US accuses Israel’s Teva of fixing drug prices
Justice Department says between 2013 and 2015 Teva and several co-conspirators agreed to ‘fix prices, rig bids, and allocate customers for generic drugs
NEW YORK — The US Justice Department on Tuesday charged Israeli generic drug giant Teva of illegally fixing drug prices between 2013 and 2015.
Teva and several co-conspirators agreed to “fix prices, rig bids, and allocate customers for generic drugs” including the popular cholesterol-regulating medicine Pravastatin, the Justice Department said in a statement.
Patients would have paid a total of $350 million more than they should have, the department said.
Five companies investigated in the case have already paid heavy fines to avoid prosecution.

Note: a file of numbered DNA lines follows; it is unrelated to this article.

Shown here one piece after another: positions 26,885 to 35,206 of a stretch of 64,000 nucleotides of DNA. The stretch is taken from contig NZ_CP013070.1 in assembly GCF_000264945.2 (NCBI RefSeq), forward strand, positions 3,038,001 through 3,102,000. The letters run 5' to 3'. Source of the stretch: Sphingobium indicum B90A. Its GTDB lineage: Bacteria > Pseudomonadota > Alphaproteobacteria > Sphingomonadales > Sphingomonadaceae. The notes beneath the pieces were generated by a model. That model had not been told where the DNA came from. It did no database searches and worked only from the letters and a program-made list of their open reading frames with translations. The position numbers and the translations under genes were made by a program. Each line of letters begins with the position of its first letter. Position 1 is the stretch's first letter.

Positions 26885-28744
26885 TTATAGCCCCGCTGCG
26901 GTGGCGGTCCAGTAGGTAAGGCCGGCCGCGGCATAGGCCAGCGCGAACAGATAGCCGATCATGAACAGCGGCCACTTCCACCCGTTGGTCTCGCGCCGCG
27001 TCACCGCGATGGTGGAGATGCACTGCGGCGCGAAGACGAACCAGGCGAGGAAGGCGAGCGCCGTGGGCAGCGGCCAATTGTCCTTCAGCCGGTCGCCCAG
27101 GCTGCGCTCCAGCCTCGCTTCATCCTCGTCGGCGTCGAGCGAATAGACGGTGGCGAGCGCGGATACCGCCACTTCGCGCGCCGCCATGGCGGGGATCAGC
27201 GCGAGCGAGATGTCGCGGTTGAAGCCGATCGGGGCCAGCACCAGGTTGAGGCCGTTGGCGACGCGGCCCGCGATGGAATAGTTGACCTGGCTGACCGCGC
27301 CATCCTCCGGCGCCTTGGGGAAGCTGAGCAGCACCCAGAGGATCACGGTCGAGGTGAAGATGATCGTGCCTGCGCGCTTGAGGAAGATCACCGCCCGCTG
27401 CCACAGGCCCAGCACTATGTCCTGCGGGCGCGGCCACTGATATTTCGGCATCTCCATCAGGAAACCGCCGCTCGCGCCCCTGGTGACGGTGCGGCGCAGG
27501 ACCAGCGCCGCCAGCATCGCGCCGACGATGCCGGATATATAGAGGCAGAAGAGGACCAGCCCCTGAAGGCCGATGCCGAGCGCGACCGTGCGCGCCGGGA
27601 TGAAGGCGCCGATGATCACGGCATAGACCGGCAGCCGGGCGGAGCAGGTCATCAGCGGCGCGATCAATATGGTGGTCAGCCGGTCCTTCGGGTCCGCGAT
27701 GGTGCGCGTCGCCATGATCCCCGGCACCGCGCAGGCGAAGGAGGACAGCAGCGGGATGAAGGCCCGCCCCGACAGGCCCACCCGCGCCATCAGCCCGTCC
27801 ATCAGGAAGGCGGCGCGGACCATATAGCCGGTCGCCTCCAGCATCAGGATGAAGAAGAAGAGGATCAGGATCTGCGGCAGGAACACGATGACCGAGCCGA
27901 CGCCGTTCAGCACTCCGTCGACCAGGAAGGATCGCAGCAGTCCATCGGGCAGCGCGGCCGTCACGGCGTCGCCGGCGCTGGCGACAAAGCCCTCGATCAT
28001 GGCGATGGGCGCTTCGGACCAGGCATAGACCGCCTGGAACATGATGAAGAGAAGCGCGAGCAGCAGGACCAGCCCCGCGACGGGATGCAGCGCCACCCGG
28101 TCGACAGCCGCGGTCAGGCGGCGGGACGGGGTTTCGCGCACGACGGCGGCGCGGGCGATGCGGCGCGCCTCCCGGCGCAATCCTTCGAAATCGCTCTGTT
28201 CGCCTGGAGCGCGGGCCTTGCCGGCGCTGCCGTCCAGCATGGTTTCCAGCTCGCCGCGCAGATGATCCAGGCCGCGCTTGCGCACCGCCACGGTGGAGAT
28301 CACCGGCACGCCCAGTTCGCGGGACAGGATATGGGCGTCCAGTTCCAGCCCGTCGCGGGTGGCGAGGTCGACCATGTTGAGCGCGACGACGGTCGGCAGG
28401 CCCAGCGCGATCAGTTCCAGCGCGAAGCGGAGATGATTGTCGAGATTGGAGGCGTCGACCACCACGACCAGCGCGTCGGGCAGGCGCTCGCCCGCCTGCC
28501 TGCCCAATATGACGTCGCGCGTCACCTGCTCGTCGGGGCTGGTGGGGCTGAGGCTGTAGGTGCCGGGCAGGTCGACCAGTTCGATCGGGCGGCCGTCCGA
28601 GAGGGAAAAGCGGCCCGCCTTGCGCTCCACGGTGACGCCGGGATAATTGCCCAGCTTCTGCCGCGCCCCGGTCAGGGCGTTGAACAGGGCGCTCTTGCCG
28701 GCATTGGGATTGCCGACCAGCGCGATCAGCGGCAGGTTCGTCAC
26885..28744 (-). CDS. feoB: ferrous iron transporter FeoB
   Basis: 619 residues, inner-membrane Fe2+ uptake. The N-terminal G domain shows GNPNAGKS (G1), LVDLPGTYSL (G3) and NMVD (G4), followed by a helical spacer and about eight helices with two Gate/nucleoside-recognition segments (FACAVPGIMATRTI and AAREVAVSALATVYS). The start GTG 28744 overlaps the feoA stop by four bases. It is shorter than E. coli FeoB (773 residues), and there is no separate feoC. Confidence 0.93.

Sandoz, a subsidiary of the Swiss pharmaceutical giant Novartis, agreed to pay $195 million in March, and the American subsidiary of the Israeli group Taro Pharmaceuticals agreed to pay $205.7 million in July.
Other companies involved include Apotex, which agreed to pay a $24.1 million fine in May, and Glenmark, which was indicted by a grand jury in July.
Teva, which sold $17 billion worth of drugs last year, was also accused earlier this month by US authorities of artificially inflating the reimbursement price for its multiple sclerosis drug Copaxone for patients in the government-run Medicare program.